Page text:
Question: What do "helicopter," "submarine," "velcro" and (my personal favorite) "curling" have in common?
Answer: They are all terms used to describe parents who are overly involved in the lives of their college-aged students.
Stories of parental intrusion abound on college campuses. Sadly, the tale of the first-year student whose mother helped her move into her room -- and then never left -- is not apocryphal.
Career services is no stranger to this phenomenon. Over the years, I have encountered well-meaning parents requesting lists of alumni for their students who were simply "too busy" to come to the career center. I have witnessed parents who scheduled career counseling appointments on behalf of their children and who then attended those appointments. When I inquired about a current resume, another senior informed me that his mother kept track of all his important papers.
To their credit, most students are mortified by this behavior. But it's not just embarrassing; it's a poor career development strategy.
Nobody disputes the value of parental wisdom, advice and support, but at a certain point, you've got to take responsibility for your future. Mom and Dad aren't doing you any favors if they're the ones jumping in and running point for your career exploration. Instead, they are actually hindering your accountability and career skill development.
Current college students -- the millennial generation -- indicate that parental involvement in and approval of their lives and actions is more important than it was for previous generations. So, how best for you to leverage this connection?
I offer these simple tips to involving your parents appropriately in your career exploration and job search:
Ask your parents to be supportive and open to your career interests and directions. Ask them to discuss (not dictate) your educational and career goals and make (key word here) suggestions for further inquiry.
Become career literate -- without letting them do all the work for you. There is great benefit to doing your own research after getting a contact, suggestion or idea from your parents.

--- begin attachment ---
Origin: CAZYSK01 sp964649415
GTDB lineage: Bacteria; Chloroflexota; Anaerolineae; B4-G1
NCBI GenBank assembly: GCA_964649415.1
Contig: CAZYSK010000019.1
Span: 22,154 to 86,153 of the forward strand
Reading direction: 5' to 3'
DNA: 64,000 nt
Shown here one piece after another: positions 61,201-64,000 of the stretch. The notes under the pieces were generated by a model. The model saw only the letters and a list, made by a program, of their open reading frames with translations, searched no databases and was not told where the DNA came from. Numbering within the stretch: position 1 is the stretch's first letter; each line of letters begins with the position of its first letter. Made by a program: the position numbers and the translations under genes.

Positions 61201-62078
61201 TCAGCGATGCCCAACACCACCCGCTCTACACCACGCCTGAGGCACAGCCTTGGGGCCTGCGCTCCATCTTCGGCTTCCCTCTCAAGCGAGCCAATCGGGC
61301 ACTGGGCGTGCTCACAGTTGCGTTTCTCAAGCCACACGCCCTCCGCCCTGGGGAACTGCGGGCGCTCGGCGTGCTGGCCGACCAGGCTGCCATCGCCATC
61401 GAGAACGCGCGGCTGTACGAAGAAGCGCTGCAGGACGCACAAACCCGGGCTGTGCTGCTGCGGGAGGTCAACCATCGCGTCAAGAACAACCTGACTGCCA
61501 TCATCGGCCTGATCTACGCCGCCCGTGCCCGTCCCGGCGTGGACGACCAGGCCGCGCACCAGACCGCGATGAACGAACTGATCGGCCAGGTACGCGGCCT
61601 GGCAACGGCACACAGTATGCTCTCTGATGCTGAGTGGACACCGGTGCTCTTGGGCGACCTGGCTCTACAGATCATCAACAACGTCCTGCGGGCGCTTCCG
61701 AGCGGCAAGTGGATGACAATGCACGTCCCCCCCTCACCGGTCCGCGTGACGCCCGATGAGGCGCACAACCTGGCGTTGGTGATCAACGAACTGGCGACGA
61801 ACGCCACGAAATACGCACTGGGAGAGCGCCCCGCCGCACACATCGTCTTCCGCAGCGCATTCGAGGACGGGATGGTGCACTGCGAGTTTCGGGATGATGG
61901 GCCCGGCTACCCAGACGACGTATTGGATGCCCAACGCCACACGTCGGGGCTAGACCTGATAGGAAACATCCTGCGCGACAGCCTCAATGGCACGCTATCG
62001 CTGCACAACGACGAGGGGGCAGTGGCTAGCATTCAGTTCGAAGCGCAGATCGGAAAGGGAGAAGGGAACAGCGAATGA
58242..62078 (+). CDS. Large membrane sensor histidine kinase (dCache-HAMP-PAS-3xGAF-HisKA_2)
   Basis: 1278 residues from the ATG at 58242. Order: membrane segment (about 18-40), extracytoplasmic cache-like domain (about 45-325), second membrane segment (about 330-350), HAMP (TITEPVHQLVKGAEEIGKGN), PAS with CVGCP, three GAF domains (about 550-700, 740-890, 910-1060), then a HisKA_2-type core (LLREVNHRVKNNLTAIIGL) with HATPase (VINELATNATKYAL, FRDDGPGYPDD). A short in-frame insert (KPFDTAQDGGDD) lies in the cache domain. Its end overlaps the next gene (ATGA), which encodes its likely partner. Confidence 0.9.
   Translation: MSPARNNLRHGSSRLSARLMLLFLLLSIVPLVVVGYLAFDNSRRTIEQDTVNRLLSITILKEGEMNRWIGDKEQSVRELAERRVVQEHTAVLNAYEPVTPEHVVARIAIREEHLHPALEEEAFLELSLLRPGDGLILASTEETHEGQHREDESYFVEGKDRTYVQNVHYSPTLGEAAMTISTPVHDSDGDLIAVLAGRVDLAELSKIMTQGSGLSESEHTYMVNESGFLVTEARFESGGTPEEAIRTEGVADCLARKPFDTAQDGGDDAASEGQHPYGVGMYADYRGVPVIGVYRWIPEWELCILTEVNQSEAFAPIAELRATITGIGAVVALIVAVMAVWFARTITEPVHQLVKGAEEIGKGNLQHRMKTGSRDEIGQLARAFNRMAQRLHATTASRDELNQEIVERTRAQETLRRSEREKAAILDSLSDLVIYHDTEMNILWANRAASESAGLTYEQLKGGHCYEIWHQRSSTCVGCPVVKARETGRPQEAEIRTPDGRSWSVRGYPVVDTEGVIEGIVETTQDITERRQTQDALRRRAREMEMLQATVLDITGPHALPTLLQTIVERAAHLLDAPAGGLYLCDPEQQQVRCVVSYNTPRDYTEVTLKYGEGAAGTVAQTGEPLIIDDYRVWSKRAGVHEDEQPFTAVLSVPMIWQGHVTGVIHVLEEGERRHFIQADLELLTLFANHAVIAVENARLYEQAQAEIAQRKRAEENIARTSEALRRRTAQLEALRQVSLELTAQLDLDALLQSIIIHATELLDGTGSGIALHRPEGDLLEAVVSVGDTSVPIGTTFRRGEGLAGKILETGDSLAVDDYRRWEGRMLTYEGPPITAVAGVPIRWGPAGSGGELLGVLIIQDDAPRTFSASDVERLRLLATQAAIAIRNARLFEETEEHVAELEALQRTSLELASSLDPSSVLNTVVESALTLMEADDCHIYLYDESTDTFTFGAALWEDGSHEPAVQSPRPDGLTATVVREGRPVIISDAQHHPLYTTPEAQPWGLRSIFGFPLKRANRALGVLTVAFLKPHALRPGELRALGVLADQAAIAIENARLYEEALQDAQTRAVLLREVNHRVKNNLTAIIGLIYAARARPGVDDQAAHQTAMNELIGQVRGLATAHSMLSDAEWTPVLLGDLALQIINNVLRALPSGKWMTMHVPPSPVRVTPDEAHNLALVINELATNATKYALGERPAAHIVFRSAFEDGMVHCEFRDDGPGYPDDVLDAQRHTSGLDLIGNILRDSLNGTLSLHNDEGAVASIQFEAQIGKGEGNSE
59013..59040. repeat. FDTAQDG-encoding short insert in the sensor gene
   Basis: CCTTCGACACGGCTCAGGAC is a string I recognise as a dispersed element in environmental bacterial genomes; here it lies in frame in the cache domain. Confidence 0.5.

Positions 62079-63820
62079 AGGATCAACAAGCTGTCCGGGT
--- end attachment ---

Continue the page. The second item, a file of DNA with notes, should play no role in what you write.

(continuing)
Go to the Career Center -- without your parents. You'll get more out of an interaction geared specifically toward your interests and goals without a third party in the room. Bonus: your parents will be impressed that you went on your own.
Remember: your degree is only part of the career equation. After going to the career center, involve your parents in your efforts to identify and pursue skill-building internships, summer jobs and other experiential activities.
Ask your parents about their work. Have them introduce you to colleagues at their office, civic organization or volunteer activity. Take initiative and ask about job-shadowing their friends and other family members during vacations, on breaks or over the summer. Value: This is an excellent low-stakes way to get introduced to a career field and can lead to longer-term internships/jobs.
Don't forget networking. Everyone talks about it, but most students don't do it. Your parents can tell you how they personally have benefitted from networking and are likely willing to connect you with their colleagues for informational interviews.
Taken together, these steps are an excellent prescription for college students to hone the skills of career exploration while taking ownership of their future. Parental encouragement and support are important to your success, but it is critical to draw the line at enabling behavior. So by all means, ask your parents for a ride to the interview -- just make sure they wait in the car until it's over.